Overall, our HERP ranking has shown that synthetic
pesticide residues rank low in possible carcinogenic hazard
compared to many common exposures. HERP values for
some historically high exposures in the workplace and some
pharmaceuticals rank high, and there is an enor mous back-
ground of naturally occurring rodent carcinogens in average
consumption of common foods. This background of natural
chemical results casts doubt on the relative importance of
low-dose exposures to residues of synthetic chemicals such
as pesticides (Ames & al. 1987; Gold & al. 1994a; Gold & al.


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1992). A committee of the National Research Council recent-
ly reached similar conclusions when they compared natural
and synthetic chemicals in the diet and called for further
research on natural chemicals (National Research Council
1996). The rank order of possible hazards by HERP is similar
to the order that would be based on a linear model.
       The ranking of possible hazards (HERP values in %)
in table 5 (pp. 71–85) is for average exposures in the United
States to all rodent carcinogens in the CPDB for which con-
centration data and average United States exposure or con-
sumption data were both available, and for which human
exposure could be chronic for a lifetime. For pharmaceuti-
cals, the doses are recommended doses, and for exposure
in the workplace they are past averages for an industry or
a high-exposure occupation. The 94 exposures in the rank-
ing (table 5) are ordered by possible carcinogenic hazard
(HERP) and natural chemicals in the diet are reported in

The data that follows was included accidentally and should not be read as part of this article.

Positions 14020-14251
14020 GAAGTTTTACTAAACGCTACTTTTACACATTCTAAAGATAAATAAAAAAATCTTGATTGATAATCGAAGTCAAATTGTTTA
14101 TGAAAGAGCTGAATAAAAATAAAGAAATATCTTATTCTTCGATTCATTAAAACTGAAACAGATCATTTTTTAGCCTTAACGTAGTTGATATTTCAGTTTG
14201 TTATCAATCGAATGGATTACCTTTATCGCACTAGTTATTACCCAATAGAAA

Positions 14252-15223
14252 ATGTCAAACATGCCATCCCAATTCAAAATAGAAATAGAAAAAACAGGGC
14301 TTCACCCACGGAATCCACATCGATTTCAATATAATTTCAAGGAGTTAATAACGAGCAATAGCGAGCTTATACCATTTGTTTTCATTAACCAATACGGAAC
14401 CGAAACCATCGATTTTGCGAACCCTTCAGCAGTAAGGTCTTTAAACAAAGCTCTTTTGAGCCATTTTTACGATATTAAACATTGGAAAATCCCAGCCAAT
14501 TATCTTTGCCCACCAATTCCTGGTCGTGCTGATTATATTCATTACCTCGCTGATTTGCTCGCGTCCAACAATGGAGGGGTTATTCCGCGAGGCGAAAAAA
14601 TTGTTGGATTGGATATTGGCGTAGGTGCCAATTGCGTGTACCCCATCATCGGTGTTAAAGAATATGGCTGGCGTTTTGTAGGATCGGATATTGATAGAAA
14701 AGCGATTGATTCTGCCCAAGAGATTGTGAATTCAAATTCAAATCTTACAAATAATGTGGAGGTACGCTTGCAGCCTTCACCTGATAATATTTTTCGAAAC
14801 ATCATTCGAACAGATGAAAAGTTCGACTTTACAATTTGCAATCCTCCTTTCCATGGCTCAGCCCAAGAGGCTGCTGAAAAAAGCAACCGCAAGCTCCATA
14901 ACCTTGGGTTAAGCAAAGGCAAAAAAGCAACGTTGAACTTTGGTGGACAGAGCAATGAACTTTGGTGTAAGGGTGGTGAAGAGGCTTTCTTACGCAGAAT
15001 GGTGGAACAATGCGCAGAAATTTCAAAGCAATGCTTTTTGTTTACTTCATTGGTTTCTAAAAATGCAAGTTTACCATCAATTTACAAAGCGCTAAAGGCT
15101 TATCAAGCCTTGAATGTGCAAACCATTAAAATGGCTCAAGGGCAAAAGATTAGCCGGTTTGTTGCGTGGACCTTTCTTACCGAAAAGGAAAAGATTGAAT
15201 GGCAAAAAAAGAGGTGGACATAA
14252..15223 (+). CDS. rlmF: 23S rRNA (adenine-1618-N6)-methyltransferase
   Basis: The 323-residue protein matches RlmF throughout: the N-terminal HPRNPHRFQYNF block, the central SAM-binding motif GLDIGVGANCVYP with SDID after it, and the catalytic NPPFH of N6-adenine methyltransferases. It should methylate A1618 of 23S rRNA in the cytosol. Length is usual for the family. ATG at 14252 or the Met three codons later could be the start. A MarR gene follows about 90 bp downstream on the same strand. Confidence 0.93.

boldface. Several HERP values make convenient reference
points for interpreting table 5. The median HERP value is
0.002% and the background HERP for the average chloro-
form level in a liter of United States tap water is 0.0008%.
Chloroform is formed as a by-product of water chlorina-
tion and the HERP value reflects exposure to chloroform
from both drinking water and breathing indoor air, for ex-
ample, when showering (chloroform is volatile.). A HERP of
0.00001% is approximately equal to a regulatory risk level
of 1-in-a-million based on a linear model, i.e. the Virtually
Safe Dose (VSD) (Gold & al. 1992). The rank order in table
5 would be the same for a Margin of Exposure (MOE) from
the TD50 because the MOE is inversely related to HERP.
       Table 5 indicates that, if the same methodology were
used for both naturally occurring and synthetic chemicals,
most ordinary foods would not pass the default regulatory
criteria that have been used for synthetic chemicals. For
many natural chemicals, the HERP values are in the top half
of the table, even though natural chemicals are markedly


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under-represented because so few have been tested in ro-
dent bioassays. The ranking of HERP values maximizes pos-
sible hazards from synthetic chemicals because it includes
historically high exposure values that are now much lower,
for example, exposure to DDT and saccharin as well as to
occupational chemicals.
       For readers who are interested in the results for par-
ticular categories of exposure or particular chemicals, we
discuss below several categories of exposure and selected
chemicals. We indicate for some chemicals the mechanistic
data suggesting that the rodent results may not be relevant
to humans or that possible hazards would be lower if non-
linearity or a threshold in the dose-response were taken
into account in risk assessment.


Occupational exposures
Occupational exposures to some chemicals have been
high and many of the single chemical agents or industrial
processes evaluated as human carcinogens have been
identified by historically high exposures in the workplace
(International Agency for Research on Cancer 1971–2002;
Tomatis & Bartsch 1990). HERP values rank at or near
the top of table 5 for highly exposed occupational groups,
mostly from the past: ethylene dibromide, 1,3-butadiene,
tetrachloroethylene, formaldehyde, acrylonitrile, trichloro-